The UK's first coalition Government for more than half a century and the untested partnership of David Cameron and Nick Clegg reached their 100th day yesterday. Since 10 May the dynamics of the partnership has certainly shifted, as the new prime minister and his deputy come to terms with their roles and the momentous task facing them and their parties in the coming months and years.
To an occupational psychologist the two men have provided a fascinating example of leadership challenges in action, with each having to learn quickly how the other works and how best they can complement each other’s style for the good of the partnership. So how have they fared and what comparisons can be drawn with leadership in the business world?
When recruiting leaders in the business world, we would usually analyse the personalities of those currently in the leadership team and aim to identify somebody who has complementary skills and personality traits to this set of individuals. However, such an approach was not possible for Cameron and Clegg, with little time available to decide whether they would gel as a partnership.
This is more similar in fact to a merger or acquisition situation where two teams are suddenly thrown together. Given that the majority of mergers and acquisitions fail, either because companies overestimate the efficiencies they will gain or underestimate the cultural difficulties, the evidence was stacked against the coalition’s success.
A significant challenge for Clegg was making the move from being number one, in his role as the leader of the Liberal Democrats, to being the second in command in the Government. Being number two would require a rapid shift in focus and style plus Clegg has also had the added challenge of remaining number one in his party, so wearing ‘two hats’ and balancing the different roles.
While there are no fixed traits required in a deputy, the most successful bring skills and attributes that the leader lacks. For example, England football manager Fabio Capello has no interest in the interpersonal, ‘softer’ aspects of management. However, his number two, Franco Baldini, plays this role well and fills the gap. Similarly with Tony Blair and Gordon Brown, where the former played the charismatic, visionary part, with the latter working on the details in the background. Indeed, it could be argued that Brown was number two for too long making the transition to leader near impossible.
One of the keys to leading successfully is deciding on two or three central goals and remaining focused on these rather than taking a scattergun approach. In this respect, Cameron has excelled, giving much needed clarity and direction to cutting costs, reducing the deficit and increasing efficiency in public services.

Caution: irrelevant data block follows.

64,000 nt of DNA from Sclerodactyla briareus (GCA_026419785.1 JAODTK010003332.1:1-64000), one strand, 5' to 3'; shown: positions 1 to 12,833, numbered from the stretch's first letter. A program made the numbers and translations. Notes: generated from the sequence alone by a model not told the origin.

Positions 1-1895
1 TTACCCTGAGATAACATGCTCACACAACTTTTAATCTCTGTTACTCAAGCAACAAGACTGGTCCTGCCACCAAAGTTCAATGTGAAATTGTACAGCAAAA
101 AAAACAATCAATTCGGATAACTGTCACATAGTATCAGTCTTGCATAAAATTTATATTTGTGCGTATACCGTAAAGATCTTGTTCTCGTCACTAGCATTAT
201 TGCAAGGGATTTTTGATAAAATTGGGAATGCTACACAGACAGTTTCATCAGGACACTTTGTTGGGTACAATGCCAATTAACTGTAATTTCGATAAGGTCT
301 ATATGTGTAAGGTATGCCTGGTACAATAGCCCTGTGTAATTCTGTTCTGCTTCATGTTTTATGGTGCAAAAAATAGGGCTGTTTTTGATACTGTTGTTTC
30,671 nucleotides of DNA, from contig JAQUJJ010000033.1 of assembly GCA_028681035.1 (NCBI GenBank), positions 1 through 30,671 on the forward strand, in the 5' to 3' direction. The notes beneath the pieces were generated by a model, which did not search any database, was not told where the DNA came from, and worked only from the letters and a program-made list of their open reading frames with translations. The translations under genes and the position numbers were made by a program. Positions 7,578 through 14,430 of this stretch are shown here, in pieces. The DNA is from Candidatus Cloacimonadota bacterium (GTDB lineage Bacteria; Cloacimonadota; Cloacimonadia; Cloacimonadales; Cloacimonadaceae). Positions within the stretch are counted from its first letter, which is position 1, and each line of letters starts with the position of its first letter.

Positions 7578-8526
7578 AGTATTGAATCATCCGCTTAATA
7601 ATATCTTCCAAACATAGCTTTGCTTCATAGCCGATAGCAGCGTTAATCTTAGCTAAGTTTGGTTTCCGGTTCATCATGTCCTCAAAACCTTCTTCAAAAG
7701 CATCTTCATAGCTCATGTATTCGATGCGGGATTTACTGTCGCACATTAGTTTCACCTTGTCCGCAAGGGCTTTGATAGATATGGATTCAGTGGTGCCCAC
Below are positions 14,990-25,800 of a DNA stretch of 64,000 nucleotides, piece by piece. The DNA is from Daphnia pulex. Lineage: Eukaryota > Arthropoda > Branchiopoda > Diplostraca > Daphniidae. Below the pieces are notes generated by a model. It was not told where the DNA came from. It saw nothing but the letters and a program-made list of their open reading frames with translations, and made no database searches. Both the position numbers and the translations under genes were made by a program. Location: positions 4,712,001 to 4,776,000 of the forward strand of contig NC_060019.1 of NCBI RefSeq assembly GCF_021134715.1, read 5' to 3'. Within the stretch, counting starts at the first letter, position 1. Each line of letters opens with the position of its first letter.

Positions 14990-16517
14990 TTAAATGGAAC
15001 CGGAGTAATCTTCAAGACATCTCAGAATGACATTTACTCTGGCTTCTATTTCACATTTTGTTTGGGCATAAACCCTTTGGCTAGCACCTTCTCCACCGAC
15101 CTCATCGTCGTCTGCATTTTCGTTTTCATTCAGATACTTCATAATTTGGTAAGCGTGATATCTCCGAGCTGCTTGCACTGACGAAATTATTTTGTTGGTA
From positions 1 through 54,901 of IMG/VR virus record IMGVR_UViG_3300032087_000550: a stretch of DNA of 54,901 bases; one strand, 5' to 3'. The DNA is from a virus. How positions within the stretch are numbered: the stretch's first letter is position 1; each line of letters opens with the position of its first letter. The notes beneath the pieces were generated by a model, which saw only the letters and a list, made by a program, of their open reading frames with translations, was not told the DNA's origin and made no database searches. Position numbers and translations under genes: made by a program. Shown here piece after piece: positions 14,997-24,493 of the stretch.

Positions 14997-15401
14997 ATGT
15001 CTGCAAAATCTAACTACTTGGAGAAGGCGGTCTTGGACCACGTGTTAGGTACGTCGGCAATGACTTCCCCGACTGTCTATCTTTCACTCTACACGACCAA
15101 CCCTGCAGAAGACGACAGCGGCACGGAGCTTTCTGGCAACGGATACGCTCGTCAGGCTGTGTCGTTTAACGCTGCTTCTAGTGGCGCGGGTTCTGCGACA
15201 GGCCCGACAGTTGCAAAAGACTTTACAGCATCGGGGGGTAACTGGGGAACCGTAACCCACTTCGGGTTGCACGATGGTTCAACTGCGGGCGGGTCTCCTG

He has also done well to bring the rest of the party with him, a fact evidenced by having two former leaders, William Hague and Iain Duncan Smith, in his Cabinet. It shows strength of leadership that they have galvanised behind him.
Clegg’s role as deputy has focused on facilitating and appeasing those in his party, while allowing Cameron to be the ‘face’ of the Government. He has also tried to stay true to his role as leader of the Liberal Democrats, making his position clear on voting reform, Trident and the Iraq war. Even though these comments were seen by many as gaffs, they have helped him show that he is using his new found power to further the central aims of his party. Plus the fact that he feels comfortable airing these views is a sign that he and Cameron have a healthy, transparent relationship.
There have really been few major incidents in the first 100 days and those that have occurred – for example, the exit of David Laws, in the first month – have been dealt with decisively and swiftly, with no signs of in-fighting.
In addition to the central Cameron-Clegg partnership, others in the Government have also shone, notably Hague who one could argue has provided an even more effective counterbalance to Cameron, with his vociferousness in the international arena. In fact the whole coalition Government has provided a unique example of co-leadership, with a number of individuals coming to prominence at different times, depending on their own areas of strength.
So, it has been a successful first 100 days for the new leadership team. They have proved the critics wrong and shown that parties, which previously argued in the House of Commons, can be flexible and find common ground, even under intense pressure and the media spotlight.
But this has undoubtedly been the honeymoon period and the partnership’s mettle has yet to be tested by any major crises, plus the consequences of many of the decisions made by the Government are yet to be fully understood. Time will tell whether the unlikely pairing can survive when the going gets tough.
Nick Shaw is head of commercial and capability development and Ray Glennon is business solutions manager at SHL
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